GLENS FALLS — The city is considering an idea to assess a fee on vacant properties and use the revenue to help with its expanded code enforcement initiatives.
Code Enforcement Officer Kris Vanderzee said other municipalities including Gloversville, Albany and Schenectady charge fees for vacant buildings. Most of the fees are around $500.
“Right now, we have 70 vacant properties that are sitting with banks. Seventy times $500 is $35,000,” he said last Wednesday at a budget workshop.
Vanderzee one of the biggest problems the city deals with is chasing after the banks to make sure they are maintaining these properties. He cited a recent property on Montcalm that has two bags of garbage on the lawn and he has trouble reaching the property owner.
The fee would help recoup some of the enforcement costs.
Councilwoman-At-Large Jane Reid said the fee makes sense.
“Our fire and our police are stressed by those 70 structures, so it’s a valid charge,” she said.
Discussions about this fee are just preliminary and the revenue has not been included in the proposed 2020 budget. In the short term, the city is proceeding with its efforts to revamp the Building and Codes Department.
Fire Chief James Schrammel told the council members in attendance that he would like to purchase a software package from BAS that would make it easier and more efficient for code enforcement officers to do their jobs. The software would be compatible with mobile devices like tablets.
“We could actually have the inspectors doing things on the road out of their cars, rather than having to do paper notes and bring it back to the station, bring it back to the building (and) type everything in,” he said.
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Printers can also be included in the package, according to Schrammel.
“You could actually print the violation, give the violation prior to leaving the site,” he said.
The Fire Department has been working at lot more closely with Building and Codes on the vacant property issues.
After looking at various options, Schrammel said he believes the BAS program offers the best fit for the city at the most reasonable cost. The price tag is about $3,600.
The council members were able to find money in the proposed budget by moving some money around including $2,000 in a software line item and $1,000 from a line item involving lease payments for a motor vehicle.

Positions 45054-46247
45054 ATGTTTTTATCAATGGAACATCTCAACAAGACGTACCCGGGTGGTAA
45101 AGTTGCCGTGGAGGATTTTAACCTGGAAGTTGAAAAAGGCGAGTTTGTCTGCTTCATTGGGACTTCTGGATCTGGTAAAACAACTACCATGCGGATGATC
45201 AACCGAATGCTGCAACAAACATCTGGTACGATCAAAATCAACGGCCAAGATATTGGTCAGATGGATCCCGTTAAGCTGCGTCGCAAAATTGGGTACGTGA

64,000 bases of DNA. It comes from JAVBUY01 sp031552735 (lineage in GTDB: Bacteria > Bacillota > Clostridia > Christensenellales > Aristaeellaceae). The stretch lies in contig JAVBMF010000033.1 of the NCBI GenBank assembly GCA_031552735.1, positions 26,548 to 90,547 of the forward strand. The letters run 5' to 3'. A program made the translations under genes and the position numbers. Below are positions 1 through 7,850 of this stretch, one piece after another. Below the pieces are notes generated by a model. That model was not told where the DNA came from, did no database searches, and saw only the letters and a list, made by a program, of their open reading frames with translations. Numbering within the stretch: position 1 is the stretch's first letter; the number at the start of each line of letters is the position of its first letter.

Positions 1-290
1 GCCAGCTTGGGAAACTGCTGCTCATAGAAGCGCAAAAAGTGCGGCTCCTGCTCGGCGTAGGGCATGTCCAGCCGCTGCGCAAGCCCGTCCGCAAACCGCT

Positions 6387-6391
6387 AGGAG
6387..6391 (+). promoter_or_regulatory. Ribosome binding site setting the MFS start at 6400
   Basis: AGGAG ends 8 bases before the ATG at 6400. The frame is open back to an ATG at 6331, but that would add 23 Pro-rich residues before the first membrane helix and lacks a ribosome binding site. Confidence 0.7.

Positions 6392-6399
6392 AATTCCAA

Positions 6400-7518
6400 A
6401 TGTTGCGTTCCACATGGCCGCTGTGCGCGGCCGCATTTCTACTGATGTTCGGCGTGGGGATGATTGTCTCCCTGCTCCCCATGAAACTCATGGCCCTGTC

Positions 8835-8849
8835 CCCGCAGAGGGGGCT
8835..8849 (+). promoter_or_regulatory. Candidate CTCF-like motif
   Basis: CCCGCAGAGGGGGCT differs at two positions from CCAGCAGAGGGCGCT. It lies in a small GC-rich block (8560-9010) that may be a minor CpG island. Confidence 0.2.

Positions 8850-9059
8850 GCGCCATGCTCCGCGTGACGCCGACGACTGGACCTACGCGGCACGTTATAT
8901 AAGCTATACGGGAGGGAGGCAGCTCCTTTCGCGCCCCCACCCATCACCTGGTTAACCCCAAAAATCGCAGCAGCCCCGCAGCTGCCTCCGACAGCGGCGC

The Common Council last month approved entering into a 36-month lease for an electric vehicle with Hyundai for a price of $106.52 up front and $62.50 per month. The lease payments are a little less expensive than the city anticipated, so there will be a savings in that line item, as well as lower gasoline expenses.
Schrammel said one of the advantages of the BAS software is that different add-on options can be purchased later on including a public database of building complaints and how the city is addressing them.
Councilwoman Diana Palmer said the software will also help with another initiative the city is working on including a rental inspection and rental registration program.
The topic has been talked about at previous Building and Codes Committee workshops and includes having landlords provide a local contact person if there was an emergency and having the city inspect the units to make sure they were not illegal converted.
There is also going to be staffing changes in the office. Chris Anderson, the part-time building inspector, is planning to retire in the coming year. The city plans to hire one part-time employee before Anderson leaves so there is some overlap. It is also is considering hiring a second part-time person. Palmer said previously that under this proposed arrangement, one person would focus on inspections and the other on zoning and planning issues.